I usually research the client and their business before I create the mood board. There may be a certain route the book is taking. For example; I work on Joe Wick’s cook books, my first was ‘Cooking for Friends and Family’, so we knew we needed dining shots with large groups of his guests. The second book I worked on with Joe was ‘30 Minute Meals’. So we wanted to shoot in the kitchen, with ingredients to show how quick, easy and fun his recipes are to make. Once the mood boards are created I present them to the publishing team and Joe himself. If everyone agrees they like the look and feel of the shoot, then we can go ahead and start the process.

We have been doing PE with Joe each morning during lockdown. I am totally hooked and it makes you feel uplifted and ready to start the day.

What would people be surprised to learn about cookbook photoshoots? I once heard that they used water to cut bread perfectly!

I have not heard that one but I once painted an uncooked chicken to look like a roast chicken! However, this was for an advertising shoot for a cook book. You may be surprised to hear that the food in cook books is created using the freshest ingredients and cooked following the exact recipe. The food is so good we often eat it or at least try it after each shot. Providing its not been sat out for too long!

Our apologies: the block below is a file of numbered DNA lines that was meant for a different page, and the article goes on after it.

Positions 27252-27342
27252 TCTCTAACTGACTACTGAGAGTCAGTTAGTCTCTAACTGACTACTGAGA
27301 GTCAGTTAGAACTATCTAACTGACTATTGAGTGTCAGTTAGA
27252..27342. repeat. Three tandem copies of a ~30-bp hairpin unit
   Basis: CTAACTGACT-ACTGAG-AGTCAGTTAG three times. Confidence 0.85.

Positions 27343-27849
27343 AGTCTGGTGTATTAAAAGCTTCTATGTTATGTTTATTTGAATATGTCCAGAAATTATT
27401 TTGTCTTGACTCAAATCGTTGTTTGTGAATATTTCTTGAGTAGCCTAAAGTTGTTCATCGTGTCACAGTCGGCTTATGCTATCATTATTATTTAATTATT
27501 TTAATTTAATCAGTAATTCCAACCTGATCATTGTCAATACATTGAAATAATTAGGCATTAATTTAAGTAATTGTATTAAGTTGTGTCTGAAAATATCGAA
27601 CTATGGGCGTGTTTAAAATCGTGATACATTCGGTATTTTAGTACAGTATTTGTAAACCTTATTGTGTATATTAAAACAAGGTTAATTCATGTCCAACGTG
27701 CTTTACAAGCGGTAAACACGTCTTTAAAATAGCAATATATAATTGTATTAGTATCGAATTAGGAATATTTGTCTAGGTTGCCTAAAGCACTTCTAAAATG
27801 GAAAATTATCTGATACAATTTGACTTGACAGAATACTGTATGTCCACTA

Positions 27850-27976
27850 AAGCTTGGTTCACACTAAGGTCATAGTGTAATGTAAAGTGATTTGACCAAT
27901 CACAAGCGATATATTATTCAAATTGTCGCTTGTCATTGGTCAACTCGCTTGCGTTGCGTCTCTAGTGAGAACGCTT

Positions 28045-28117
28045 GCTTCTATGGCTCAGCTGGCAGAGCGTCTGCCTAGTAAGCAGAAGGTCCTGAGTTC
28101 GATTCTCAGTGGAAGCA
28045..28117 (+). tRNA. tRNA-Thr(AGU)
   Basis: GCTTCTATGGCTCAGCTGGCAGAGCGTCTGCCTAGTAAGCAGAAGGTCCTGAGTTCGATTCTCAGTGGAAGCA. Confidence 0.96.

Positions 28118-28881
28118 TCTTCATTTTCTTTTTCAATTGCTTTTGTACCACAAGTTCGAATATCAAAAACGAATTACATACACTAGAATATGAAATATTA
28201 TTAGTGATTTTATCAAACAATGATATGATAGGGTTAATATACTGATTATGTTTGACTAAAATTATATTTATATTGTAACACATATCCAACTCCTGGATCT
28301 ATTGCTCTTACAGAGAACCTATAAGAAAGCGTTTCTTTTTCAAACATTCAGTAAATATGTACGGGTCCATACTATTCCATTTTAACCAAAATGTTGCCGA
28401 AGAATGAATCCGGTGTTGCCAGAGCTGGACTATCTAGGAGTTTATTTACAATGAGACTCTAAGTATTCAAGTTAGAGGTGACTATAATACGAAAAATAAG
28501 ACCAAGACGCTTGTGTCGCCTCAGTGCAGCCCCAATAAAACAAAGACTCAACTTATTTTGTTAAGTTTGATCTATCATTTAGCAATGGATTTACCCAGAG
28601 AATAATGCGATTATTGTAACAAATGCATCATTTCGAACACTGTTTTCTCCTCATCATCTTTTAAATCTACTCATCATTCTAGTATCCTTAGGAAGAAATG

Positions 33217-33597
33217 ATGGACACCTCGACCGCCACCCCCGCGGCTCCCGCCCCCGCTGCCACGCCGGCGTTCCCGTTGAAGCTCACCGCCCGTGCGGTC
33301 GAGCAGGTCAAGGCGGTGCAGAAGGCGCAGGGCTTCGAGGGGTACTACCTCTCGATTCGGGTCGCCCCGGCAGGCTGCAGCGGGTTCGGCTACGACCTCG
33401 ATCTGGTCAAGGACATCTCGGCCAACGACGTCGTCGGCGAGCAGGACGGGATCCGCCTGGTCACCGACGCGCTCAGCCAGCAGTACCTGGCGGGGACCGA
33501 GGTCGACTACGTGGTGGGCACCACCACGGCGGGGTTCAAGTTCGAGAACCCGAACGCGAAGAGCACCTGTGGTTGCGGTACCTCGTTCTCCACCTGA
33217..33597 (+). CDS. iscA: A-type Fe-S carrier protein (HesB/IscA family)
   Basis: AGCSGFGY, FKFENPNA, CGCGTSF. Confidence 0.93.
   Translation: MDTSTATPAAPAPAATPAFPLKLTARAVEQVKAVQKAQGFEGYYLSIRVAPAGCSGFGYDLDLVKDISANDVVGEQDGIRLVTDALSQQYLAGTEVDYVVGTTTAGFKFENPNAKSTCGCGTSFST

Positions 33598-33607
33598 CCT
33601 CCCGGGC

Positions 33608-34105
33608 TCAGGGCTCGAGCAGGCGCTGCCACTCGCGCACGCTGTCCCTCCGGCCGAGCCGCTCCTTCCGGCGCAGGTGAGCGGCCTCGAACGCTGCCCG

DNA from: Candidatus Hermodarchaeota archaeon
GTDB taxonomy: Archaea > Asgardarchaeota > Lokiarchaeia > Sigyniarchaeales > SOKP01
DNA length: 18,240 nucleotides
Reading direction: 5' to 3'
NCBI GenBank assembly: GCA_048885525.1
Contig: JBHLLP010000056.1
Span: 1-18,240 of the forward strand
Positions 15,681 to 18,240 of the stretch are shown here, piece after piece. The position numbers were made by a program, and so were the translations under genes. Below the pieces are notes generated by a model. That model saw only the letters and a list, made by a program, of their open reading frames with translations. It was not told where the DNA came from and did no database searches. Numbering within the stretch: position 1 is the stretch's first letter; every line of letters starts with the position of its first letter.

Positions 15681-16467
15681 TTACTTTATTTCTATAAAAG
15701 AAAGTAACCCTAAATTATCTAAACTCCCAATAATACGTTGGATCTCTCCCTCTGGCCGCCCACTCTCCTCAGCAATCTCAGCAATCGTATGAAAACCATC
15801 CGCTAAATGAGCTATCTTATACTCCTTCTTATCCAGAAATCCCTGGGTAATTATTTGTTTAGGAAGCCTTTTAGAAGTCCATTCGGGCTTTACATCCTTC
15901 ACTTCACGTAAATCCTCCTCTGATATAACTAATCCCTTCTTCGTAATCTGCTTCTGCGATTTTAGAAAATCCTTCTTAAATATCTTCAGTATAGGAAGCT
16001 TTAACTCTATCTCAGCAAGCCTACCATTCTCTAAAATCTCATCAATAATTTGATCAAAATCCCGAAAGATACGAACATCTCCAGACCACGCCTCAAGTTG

You're also a wonderful illustrator, we love your natural botanicals, have you always drawn? What inspires this work in everyday life? 

I have always loved drawing especially flowers and plants. I did train many years ago to be a botanical illustrator which is mainly using watercolours, inks and pencil. Botanical work is part scientific because the plant must be botanically correct, therefore you don’t have as much creative freedom. I have longed for the creative freedom I see when I teach children art, so in 2019 I decided to embark on a BA in Fine Art at London Metropolitain University. It’s been a long held dream and I am close to end of year 1 (it’s a 3 year course). I am loving every minute of it.